Fogg Dam Conservation Reserve is an accessible all year round wetland systems connectivity through the Adelaide River system. The Adelaide River catchment is one of several connected catchments which make up the Top End wetlands. This is the remnant of a failed attempt to grow rice. Instead the region became an internationally rtecognised bird sanctuary.
On our recent visit through the area we were unfortunately only driving through at night. From a reptile point of view its common to see a variety of reptiles and frogs at night. Often small crocodiles will be on the road during the wet season. However as amusing as crocs are we were keen to see our old friends the water pythons and keelbacks. As well as the species of frogs.
The night was promising with a low pressure system and importantly new moon or no moon. The night was warm enough for activity and this was immediately obvious when after we missed one Keelback we came across a Slatey Grey Snake a innocuous colorbrid, bitey but usually seen at night. We kept on through the night seeing several water pythons, keelbacks, and were watchful of the red eyes that were along the waters edges. Saltwater and Freshwater crocodiles are common here including the big 4 metre one they are trying to catch still!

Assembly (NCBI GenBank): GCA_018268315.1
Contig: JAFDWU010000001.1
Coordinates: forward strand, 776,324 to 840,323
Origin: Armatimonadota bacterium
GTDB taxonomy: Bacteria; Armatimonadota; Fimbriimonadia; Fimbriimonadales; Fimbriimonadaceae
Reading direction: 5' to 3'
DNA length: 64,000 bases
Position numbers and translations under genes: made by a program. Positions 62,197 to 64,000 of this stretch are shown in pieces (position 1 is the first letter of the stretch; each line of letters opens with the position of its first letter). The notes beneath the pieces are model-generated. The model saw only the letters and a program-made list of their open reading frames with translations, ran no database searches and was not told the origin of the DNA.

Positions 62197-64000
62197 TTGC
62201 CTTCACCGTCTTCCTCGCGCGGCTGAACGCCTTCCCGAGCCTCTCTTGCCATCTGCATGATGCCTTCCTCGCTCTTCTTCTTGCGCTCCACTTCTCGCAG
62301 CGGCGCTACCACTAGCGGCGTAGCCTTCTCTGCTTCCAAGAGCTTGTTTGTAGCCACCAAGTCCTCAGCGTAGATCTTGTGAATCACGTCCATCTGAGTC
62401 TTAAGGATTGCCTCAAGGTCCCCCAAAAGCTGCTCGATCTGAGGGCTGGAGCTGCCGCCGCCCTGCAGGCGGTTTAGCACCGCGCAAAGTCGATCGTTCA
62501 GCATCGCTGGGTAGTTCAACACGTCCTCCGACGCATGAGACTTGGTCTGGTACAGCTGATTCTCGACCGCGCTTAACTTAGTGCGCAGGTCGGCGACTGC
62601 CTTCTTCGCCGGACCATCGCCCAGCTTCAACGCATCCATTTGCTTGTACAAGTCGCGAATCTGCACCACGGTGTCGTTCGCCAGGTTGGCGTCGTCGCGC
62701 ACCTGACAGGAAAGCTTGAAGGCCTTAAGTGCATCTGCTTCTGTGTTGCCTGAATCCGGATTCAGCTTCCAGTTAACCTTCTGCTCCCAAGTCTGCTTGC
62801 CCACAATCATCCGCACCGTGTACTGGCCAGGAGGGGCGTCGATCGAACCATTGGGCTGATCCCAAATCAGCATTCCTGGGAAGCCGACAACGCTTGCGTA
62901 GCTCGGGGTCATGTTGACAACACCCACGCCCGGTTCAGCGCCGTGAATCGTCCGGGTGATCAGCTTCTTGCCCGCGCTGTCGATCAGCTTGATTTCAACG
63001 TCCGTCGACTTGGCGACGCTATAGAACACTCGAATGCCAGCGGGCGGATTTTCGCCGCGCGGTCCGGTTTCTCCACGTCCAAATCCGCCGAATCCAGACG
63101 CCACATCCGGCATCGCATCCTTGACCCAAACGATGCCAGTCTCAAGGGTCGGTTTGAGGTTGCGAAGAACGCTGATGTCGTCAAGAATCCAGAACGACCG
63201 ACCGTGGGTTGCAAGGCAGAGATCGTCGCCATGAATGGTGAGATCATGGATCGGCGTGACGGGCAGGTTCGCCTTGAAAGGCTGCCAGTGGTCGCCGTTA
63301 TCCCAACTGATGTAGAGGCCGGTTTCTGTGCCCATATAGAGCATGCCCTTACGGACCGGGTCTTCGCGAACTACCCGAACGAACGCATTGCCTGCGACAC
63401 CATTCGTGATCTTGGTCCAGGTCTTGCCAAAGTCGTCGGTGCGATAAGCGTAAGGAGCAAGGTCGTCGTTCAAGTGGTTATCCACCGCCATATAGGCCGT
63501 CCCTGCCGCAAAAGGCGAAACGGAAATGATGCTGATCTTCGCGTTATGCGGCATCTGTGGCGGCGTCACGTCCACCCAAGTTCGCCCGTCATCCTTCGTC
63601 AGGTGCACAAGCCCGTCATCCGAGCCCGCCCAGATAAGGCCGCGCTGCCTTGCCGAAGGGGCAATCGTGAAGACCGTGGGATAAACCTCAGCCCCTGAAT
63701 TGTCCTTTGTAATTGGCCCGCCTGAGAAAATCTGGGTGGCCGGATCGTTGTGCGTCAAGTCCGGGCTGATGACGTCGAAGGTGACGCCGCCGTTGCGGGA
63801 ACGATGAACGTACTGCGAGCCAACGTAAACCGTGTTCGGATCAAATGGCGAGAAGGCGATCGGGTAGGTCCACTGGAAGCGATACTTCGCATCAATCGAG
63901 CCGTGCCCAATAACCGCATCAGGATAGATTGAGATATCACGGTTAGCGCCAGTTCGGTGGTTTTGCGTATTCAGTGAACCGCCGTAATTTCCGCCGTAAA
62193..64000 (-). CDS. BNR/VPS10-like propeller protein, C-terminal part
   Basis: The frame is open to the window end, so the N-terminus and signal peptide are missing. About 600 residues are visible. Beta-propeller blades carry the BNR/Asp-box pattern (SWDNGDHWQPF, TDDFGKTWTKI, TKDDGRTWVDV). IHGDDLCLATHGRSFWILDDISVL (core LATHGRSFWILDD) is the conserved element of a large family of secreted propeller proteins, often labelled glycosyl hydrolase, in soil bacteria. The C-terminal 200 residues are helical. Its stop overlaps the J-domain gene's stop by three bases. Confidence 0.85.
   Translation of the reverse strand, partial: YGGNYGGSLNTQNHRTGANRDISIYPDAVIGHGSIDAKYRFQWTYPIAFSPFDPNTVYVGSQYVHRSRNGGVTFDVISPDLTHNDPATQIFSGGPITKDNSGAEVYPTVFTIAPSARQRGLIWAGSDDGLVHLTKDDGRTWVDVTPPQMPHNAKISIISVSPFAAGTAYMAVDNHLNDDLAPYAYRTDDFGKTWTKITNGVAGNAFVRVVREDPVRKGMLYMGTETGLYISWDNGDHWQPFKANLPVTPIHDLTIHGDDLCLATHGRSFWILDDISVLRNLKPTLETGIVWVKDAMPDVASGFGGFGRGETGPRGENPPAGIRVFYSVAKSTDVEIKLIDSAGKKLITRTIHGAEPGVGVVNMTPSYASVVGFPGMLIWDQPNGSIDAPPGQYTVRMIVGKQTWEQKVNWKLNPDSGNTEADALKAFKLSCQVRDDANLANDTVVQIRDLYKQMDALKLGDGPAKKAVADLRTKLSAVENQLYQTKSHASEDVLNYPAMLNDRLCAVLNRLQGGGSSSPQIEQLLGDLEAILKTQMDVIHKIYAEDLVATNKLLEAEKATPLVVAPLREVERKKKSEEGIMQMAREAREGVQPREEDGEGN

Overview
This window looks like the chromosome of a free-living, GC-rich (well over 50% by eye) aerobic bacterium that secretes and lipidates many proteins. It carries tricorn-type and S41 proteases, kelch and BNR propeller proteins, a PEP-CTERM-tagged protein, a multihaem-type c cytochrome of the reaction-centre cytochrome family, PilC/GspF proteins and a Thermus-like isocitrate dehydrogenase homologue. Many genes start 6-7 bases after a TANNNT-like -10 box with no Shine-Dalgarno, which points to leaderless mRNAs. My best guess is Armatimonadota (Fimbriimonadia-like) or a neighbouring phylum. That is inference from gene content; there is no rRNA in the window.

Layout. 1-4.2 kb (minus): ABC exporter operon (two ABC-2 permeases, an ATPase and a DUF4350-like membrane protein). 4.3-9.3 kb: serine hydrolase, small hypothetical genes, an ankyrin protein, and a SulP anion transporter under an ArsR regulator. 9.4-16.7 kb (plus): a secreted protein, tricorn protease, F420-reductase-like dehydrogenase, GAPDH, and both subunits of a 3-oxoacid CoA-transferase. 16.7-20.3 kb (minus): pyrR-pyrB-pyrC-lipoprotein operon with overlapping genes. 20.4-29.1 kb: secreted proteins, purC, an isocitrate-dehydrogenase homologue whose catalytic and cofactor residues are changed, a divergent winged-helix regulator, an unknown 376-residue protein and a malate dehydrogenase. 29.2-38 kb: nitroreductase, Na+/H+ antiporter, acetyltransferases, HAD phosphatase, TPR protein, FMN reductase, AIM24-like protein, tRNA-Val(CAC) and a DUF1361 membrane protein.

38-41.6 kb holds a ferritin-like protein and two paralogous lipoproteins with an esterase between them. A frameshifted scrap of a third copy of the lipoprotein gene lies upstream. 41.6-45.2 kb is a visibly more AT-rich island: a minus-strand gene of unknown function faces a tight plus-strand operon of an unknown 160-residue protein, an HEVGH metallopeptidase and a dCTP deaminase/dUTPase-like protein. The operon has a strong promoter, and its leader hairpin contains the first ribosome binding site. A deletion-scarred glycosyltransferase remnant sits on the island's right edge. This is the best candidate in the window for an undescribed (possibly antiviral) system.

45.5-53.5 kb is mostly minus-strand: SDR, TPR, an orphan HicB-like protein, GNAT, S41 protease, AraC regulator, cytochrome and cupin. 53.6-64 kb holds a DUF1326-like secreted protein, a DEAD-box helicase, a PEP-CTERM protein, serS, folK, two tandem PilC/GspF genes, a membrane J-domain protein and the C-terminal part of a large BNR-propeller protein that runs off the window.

The trip kept on with search on foot and through a wood chip like frenzy of insects attracted to our lights. Once had to hold their breath intermittedly while walking to avoid a moth dinner.The frogs were happy to find dinner so readily. We saw the Masked owls, barn owls and nigh jars about.
This happy frog was seen sitting on top of the fence posts along the road.
The Water Python is very common here. Reptile enthusiasts from all over Australia and even the world come to find and observe them here. They have done ell due to the plentiful rats that exits here.
This must be a “happy camper” Green Tree Frog finds a home inside the donation box for the Fogg Dam Conservation Reserve.
A rather serious looking spider was also prowling for the abundant insects.
This magnificent looking Litoria rothi, was a common find here in Fogg Dam and even within urban Darwin.